The researchers decided to replicate the pilot study in a better-controlled environment. Again, daily questions went out to participants over email. And once again, participants who had monitored their happiness for a few weeks reported very modest happiness gains compared to participants who had not. But as before the biggest boost in happiness—a boost the researchers have since found in several other studies—came from receiving the daily question about doing one’s best to be happy.

So why does receiving a daily question about happiness make us happier? For one, it reminds us that we want to be happy. “We’re bringing happiness up in terms of salience, making it more top of mind for people,” says Goldsmith. “Throughout our day we make trade-offs. Do I go to the gym or do I go to the movies with my fiancé? Because I’ve got a goal of being a good partner, but I also have a goal of working out.” And when goals conflict, “the goals that are the most salient are usually the ones that we make our trade-offs in favor of.”

This salience—particularly when the focus is on what we are doing to become happier—leads to changes in behavior. In another, similar study, the researchers determined that 38% of participants who made behavior changes focused more on positive events in their life, 16% made an effort to have positive interactions with others, 9% engaged in productive activities, and 9% simply worried less. Interestingly, nobody reported buying things to make themselves happier.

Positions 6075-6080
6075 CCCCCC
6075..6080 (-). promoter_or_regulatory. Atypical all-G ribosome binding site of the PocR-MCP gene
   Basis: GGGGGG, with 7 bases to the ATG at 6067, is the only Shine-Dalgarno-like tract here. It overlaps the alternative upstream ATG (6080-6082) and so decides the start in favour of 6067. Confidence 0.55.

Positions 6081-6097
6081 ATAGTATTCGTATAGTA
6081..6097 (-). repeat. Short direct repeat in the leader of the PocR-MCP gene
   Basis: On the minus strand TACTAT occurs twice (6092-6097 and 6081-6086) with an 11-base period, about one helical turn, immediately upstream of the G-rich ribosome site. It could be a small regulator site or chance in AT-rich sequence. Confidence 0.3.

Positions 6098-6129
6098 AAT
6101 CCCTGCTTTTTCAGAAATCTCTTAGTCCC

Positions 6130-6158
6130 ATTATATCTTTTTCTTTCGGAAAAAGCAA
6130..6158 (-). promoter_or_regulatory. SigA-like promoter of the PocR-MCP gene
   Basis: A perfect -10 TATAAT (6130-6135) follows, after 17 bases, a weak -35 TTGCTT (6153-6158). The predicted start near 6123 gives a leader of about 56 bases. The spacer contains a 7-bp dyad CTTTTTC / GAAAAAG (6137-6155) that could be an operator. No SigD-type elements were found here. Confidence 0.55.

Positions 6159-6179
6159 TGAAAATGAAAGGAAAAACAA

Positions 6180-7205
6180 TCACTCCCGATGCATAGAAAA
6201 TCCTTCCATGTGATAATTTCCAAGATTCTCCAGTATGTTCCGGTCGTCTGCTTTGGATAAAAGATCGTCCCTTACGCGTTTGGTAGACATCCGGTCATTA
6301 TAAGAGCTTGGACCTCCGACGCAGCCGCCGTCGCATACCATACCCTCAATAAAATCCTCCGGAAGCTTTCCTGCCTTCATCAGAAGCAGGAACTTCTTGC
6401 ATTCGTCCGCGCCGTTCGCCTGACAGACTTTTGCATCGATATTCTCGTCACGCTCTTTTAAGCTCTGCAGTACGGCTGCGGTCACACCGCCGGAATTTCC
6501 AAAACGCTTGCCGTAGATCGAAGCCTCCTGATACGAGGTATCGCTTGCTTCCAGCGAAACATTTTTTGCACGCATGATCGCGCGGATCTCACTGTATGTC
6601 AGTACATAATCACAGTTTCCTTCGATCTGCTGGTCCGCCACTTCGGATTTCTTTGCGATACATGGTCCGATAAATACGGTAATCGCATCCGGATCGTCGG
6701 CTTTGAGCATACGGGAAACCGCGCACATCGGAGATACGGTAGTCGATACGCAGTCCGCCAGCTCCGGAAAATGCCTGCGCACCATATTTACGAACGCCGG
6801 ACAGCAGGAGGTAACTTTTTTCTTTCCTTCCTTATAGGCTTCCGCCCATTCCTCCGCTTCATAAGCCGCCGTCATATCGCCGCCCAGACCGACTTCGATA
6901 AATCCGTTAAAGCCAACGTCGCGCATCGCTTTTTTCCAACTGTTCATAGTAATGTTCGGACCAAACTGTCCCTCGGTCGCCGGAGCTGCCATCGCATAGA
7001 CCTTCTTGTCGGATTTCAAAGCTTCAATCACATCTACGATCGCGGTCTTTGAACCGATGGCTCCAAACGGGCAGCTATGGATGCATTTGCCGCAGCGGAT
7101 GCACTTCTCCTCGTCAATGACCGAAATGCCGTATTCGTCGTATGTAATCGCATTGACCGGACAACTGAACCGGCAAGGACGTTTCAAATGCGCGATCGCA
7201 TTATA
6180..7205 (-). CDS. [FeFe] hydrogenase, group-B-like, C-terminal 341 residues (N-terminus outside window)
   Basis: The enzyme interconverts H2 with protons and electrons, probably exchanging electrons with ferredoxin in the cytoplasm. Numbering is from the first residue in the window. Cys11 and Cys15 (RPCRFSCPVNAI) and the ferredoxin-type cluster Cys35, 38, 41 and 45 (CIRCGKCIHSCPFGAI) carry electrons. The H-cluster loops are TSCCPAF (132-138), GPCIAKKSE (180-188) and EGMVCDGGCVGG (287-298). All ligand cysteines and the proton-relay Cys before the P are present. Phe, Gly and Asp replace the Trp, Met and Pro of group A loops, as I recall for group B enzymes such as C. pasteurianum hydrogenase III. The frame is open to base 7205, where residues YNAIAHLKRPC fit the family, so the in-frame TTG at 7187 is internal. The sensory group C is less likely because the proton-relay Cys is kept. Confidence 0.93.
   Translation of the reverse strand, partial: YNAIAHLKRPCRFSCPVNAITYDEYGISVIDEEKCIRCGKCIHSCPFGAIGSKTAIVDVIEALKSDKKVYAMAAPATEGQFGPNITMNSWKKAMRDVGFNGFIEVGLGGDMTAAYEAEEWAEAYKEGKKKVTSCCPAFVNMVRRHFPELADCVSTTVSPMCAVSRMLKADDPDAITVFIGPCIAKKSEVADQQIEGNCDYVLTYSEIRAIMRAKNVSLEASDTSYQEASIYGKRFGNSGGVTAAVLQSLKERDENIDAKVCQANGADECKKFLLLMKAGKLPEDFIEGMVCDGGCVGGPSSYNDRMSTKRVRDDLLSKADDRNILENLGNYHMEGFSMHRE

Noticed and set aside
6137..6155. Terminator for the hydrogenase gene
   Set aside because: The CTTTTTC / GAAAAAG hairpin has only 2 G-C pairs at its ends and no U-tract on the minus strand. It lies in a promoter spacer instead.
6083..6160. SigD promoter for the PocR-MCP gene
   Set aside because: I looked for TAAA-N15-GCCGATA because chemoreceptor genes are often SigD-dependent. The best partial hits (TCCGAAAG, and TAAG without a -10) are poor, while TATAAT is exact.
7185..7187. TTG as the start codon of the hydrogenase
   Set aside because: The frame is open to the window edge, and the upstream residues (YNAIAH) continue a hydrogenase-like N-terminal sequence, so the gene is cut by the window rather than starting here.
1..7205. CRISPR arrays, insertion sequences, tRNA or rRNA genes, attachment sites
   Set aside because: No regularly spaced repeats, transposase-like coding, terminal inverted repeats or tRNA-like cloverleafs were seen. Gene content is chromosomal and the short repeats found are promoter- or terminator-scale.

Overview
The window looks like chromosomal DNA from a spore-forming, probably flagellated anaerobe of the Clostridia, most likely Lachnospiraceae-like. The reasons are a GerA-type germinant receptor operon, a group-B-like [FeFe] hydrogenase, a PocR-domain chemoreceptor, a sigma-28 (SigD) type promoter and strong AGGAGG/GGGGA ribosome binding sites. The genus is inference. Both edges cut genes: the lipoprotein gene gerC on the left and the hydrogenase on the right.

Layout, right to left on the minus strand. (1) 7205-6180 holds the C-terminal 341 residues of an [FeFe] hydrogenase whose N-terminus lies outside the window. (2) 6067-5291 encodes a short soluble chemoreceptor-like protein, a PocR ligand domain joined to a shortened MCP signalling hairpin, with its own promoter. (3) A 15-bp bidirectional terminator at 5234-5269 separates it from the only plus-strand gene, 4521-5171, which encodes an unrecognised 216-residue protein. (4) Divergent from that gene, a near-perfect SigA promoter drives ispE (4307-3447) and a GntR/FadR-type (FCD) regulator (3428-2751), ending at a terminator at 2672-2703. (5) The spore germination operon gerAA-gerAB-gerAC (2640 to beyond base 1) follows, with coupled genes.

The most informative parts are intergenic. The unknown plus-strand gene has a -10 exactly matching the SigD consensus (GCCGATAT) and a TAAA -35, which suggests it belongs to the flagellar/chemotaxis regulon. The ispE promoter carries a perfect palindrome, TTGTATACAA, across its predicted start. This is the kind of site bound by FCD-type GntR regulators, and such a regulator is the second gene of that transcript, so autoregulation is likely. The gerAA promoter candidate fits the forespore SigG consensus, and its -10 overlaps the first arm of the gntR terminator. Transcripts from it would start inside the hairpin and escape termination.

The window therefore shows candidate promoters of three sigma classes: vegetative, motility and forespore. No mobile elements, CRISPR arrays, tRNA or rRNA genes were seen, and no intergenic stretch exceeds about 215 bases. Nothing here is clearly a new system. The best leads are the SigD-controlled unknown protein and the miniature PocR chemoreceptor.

As for the lack of negative consequences of happiness monitoring, the researchers suspect that the longer duration of their studies is to thank. Previous research had only looked at the effects of monitoring over very short periods of time—sometimes as short as the length of a song. But five minutes is simply not enough time to make the kind of behavior changes that lead to gains in happiness.

Small Changes, Big Implications
Importantly, it is not just happiness that can be boosted by a daily prompt. Other behavior-focused questions like, “Did you do your best to have positive interactions with others?”, “Did you do your best to set goals today?” or “Did you do your best to make progress toward your goals?” can also be effective. This should interest firms wanting to increase employee productivity and engagement. Instead of asking an employee once every six months how engaged she is with her firm, the researchers recommend, a manager might send a daily prompt like, “Did you do your best to be engaged with the firm today?”

So how can we add this daily introspection to our lives? A Post-it note on the computer is one option, as is a peer coaching system where friends (or strangers) commit to call or email each other with a daily question. Goldsmith, Gal, and their colleagues are also collaborating with a website called, which emails interested parties a daily question of their choosing. Responses are recorded so that users can hold themselves accountable.

But, such a plan is not for the faint of heart. We have to be able to handle the fact that most days we do not do our best to be happy, says Goldsmith. This makes daily introspection humbling—not unlike stepping on a scale. It should also go without saying that a daily reminder to prioritize happiness is not going to be sufficient to steer someone away from the brink of depression. Still Goldsmith wholeheartedly recommends the practice. “We all want to be happier,” she says, “and if there’s something so simple we can do every day to improve our happiness, it’s a big deal.”

Featured Faculty

Member of the Department of Marketing faculty until 2017

Member of the Marketing Department faculty until 2014

About the Writer
Jessica Love is the staff science writer and editor for Kellogg Insight.
About the Research

Goldsmith, Kelly, David Gal, Raj Raghunathan, and Lauren Cheatham. 2013. “Happiness in the World: Focusing on Maximizing Happiness Makes People Happy.” Working Paper.